Reading: Microbial biofilms and mitigation of loss of agro-biodiversity in degraded soils

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Research Articles

Microbial biofilms and mitigation of loss of agro-biodiversity in degraded soils

Authors:

Lasantha Herath,

Microbial Biotechnology Unit, National Institute of Fundamental Studies, Hantana Road, Kandy., LK
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Gamini Seneviratne ,

Microbial Biotechnology Unit, National Institute of Fundamental Studies, Hantana Road, Kandy., LK
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JA Wethma Wishwajee Jayasinghe,

Microbial Biotechnology Unit, National Institute of Fundamental Studies, Hantana Road, Kandy., LK
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DM Nirmala Senanayake

Microbial Biotechnology Unit, National Institute of Fundamental Studies, Hantana Road, Kandy., LK
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Abstract

Modern agriculture has been one of the causes for biodiversity degradation. Conservation of the remaining biodiversity is of utmost importance and novel approaches and concepts should be tested to achieve this end. As a recent development in microbiology, fungal surface-attached bacterial communities or fungal-bacterial biofilms (FBBs) are being studied for various biotechnological applications with consequences in ecosystem functioning and biodiversity. The present study was conducted to investigate the effect of the introduced FBBs on restoration of reduced biodiversity in the soil of a degraded tea land. The soil was treated with a developed biofilm, its monocultures, the nutrient solution used for culturing the microbes, and sterilised distilled water in a pot experiment. After three months, the soils were evaluated for plant and culturable microbial species richness, microfaunal count, nitrogenase activity, and selected soil parameters. It was observed that the biofilm application resulted in a significantly higher plant species richness than the respective monocultures (p < 0.05). Further, culturable bacterial and fungal species richnesses, soil nitrogenase activity, organic carbon, and available ammonium and nitrate increased significantly with the biofilm application, compared with the application of the nutrient solution and distilled water (p < 0.05). Results of the present study indicated that inoculation of the developed microbial biofilms influences microbial and plant diversity and soil quality parameters positively. These observations indicate that the microbial biofilms developed in this study may have the potential to be developed as a novel biotechnological tool to mitigate biodiversity loss in agroecosystems and perhaps in natural ecosystems.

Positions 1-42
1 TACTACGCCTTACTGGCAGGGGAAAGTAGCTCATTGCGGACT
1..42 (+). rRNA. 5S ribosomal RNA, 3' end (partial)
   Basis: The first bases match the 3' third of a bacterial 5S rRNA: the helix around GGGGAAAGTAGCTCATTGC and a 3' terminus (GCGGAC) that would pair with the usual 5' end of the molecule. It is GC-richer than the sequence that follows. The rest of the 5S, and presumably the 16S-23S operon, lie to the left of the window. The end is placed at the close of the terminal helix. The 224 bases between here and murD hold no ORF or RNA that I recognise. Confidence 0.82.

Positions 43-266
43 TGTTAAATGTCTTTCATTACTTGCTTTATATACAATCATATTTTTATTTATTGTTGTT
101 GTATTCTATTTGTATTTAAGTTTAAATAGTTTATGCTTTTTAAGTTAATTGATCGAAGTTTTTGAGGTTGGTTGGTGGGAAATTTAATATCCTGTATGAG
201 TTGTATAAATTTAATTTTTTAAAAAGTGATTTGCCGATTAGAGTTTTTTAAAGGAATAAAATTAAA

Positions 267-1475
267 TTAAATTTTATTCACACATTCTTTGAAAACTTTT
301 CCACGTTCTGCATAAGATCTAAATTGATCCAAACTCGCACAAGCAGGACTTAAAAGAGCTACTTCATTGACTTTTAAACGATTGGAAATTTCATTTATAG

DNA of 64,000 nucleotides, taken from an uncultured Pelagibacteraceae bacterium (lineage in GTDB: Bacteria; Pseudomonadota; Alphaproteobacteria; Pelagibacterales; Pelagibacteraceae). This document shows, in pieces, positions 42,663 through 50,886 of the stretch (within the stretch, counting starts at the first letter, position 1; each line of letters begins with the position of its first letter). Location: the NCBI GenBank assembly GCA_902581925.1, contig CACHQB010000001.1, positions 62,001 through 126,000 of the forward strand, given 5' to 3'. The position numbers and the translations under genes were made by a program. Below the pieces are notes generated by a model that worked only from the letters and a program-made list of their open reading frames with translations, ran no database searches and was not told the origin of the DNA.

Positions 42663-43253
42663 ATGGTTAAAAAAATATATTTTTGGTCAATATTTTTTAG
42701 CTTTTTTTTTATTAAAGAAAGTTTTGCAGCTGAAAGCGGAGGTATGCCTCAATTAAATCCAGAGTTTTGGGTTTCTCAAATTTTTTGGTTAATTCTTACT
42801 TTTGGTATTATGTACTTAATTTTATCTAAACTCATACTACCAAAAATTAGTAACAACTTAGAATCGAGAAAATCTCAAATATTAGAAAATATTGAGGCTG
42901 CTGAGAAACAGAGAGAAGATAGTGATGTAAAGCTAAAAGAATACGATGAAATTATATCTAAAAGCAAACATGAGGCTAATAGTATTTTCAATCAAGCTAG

How to Cite: Herath, L. et al., (2017). Microbial biofilms and mitigation of loss of agro-biodiversity in degraded soils. Journal of the National Science Foundation of Sri Lanka. 45(4), pp.329–335. DOI: http://doi.org/10.4038/jnsfsr.v45i4.8226
Published on 27 Dec 2017.
Peer Reviewed

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